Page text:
ICA Ideas expand the reach and meaning of exhibitions on view, while providing dynamic modes of creation and interaction outside the exhibition format.
Idea 008: The Studio
Although many contemporary artists have broadened the term “studio” to encompass any space where they work and even where they present this work to an audience, The Studio program wants to propose a view from the other side: How have socioeconomic changes, the mutation of labor, and the increasing role of media in everyday life of society transformed the possibilities the studio?
Although many contemporary artists have broadened the term “studio” to encompass any space where they work and even where they present this work to an audience, The Studio program wants to propose a view from the other side: How have socioeconomic changes, the mutation of labor, and the increasing role of media in everyday life of society transformed the possibilities of the studio? In post-Fordist times, as our cognitive and affective capacities are constantly put to work, what becomes of the studio?
Our cities and our daily lives—the entirety of the planet—are increasingly organized with and through proliferating infrastructures. Physical and digital systems alike are characterized by massive scale and dominant control: phones and laptops are connected to networks nested in networks, while physical presence is scanned through towering surveillance structures. Global computation has become a tool for governance. Thomas Bayrle’ engagement with highway systems and urban sprawl since the 1970s, as well as his observations on seriality and standardization, anticipate many of the questions regarding form and power that arise from living in a fully interwoven world.
In a world in which experiences are continuously quantified and plotted as information, in which projection models and risk assessments guide our behavior, in which PR and polls drive our politics, there are individuals who function unencumbered by the ubiquitous condition of data. They carve out unlikely and often defiant practices in a world that feels increasingly flattened into numbers and trend reports. Laura Lima, Renaud Jerez, Susan Te Kahurangi King, and Ida Applebroog, each with unique agendas and strategies, make a case for the continued significance of subjectivities that find in defiance a constitutive trait.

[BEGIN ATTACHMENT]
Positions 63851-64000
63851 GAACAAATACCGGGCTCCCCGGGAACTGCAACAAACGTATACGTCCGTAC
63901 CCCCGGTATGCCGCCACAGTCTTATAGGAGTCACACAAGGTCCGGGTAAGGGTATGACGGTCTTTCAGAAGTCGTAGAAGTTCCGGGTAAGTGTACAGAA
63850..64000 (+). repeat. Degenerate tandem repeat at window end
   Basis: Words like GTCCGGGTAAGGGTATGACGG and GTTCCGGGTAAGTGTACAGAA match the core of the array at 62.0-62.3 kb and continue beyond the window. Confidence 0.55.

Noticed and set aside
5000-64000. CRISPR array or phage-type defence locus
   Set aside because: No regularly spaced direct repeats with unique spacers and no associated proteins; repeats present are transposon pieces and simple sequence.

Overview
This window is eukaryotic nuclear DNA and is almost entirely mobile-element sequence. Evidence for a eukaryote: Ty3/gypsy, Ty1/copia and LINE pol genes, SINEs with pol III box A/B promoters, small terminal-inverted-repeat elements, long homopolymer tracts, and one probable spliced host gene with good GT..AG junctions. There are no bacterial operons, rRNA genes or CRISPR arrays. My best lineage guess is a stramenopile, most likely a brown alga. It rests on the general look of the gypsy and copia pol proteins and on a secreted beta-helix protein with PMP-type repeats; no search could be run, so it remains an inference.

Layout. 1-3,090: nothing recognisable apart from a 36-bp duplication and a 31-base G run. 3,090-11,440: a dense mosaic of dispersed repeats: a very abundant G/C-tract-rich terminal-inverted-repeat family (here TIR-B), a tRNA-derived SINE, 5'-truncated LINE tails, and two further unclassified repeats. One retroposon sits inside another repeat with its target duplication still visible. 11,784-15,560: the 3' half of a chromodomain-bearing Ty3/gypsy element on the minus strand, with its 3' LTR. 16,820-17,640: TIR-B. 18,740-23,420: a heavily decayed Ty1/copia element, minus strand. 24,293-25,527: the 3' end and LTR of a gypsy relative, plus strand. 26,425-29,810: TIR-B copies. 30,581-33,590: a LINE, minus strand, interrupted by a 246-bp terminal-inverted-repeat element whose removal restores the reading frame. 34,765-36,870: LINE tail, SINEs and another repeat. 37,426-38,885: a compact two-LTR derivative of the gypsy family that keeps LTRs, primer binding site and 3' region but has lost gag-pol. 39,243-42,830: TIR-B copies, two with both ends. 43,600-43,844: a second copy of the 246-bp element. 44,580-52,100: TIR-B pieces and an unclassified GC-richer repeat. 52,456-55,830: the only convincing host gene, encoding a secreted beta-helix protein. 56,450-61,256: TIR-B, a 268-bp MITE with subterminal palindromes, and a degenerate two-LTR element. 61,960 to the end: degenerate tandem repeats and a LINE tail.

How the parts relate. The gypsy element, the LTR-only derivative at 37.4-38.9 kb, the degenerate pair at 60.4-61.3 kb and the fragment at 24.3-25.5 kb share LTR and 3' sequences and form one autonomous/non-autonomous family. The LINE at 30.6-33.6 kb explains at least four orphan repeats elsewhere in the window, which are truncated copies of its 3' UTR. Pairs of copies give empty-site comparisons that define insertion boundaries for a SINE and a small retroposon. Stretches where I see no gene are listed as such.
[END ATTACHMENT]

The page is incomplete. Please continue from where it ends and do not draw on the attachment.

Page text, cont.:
Self-determination is a foundational cultural belief, particularly in American mythology, and characterized by faith in meritocracy, middle class self-expression and freedom of choice. John Miller’s work has frequently focused on the figure, and its life in social spaces, in order to point out the material reality that forms us all. Consumption and communication play key roles in constructing our “selves,” as witnessed by Miller’s interest in the banal and the everyday. Through his mannequins, material artifacts and photography, Miller poses a challenge: can the “self-made man” create the conditions that surround, determine and produce us?
When used to describe an apparatus, the term <emblack box typically suggests some unknown relationship between device input and output—consider, for instance, the following obscure machines: brain, computer, theater. Both installation technique and analogy for the camera, in Shannon Ebner’s hands the Black Box is both cybernetic and self-reflexive, a theatrical model that emphasizes the conditions for input while suggesting simultaneous outcomes.
The open call format shares with the general premise of the Internet the promise of a democratic, open-ended exchange of knowledge. In the case of the web, the increasing corporatization of search engines and social media—and recent events related to net neutrality—have led most observers to question the utopian and egalitarian principles of a free web. The works selected for Open Call: Web Based Art examine the structures and operations inherent to digital media, and explore the continued importance of traditionally interactive and de-materialized work.
The artists of Guccivuitton have frequently explored the relationship between artist and location, creating alternative methods of presentation and exchange. Idea 002 addresses the collective’s efforts to present and advance scholarship on regional material culture as it relates to international flows of capital and information. This line of inquiry involves a meditation on the development of Miami as a cultural center seeking to service international and regional audiences.
Ambiguities of composition and facture are just two of the paradoxes presented by the work of Ryan Sullivan. Complicating the “events” of viewership and production, Sullivan’s paintings signal a longer and more complicated life for the object.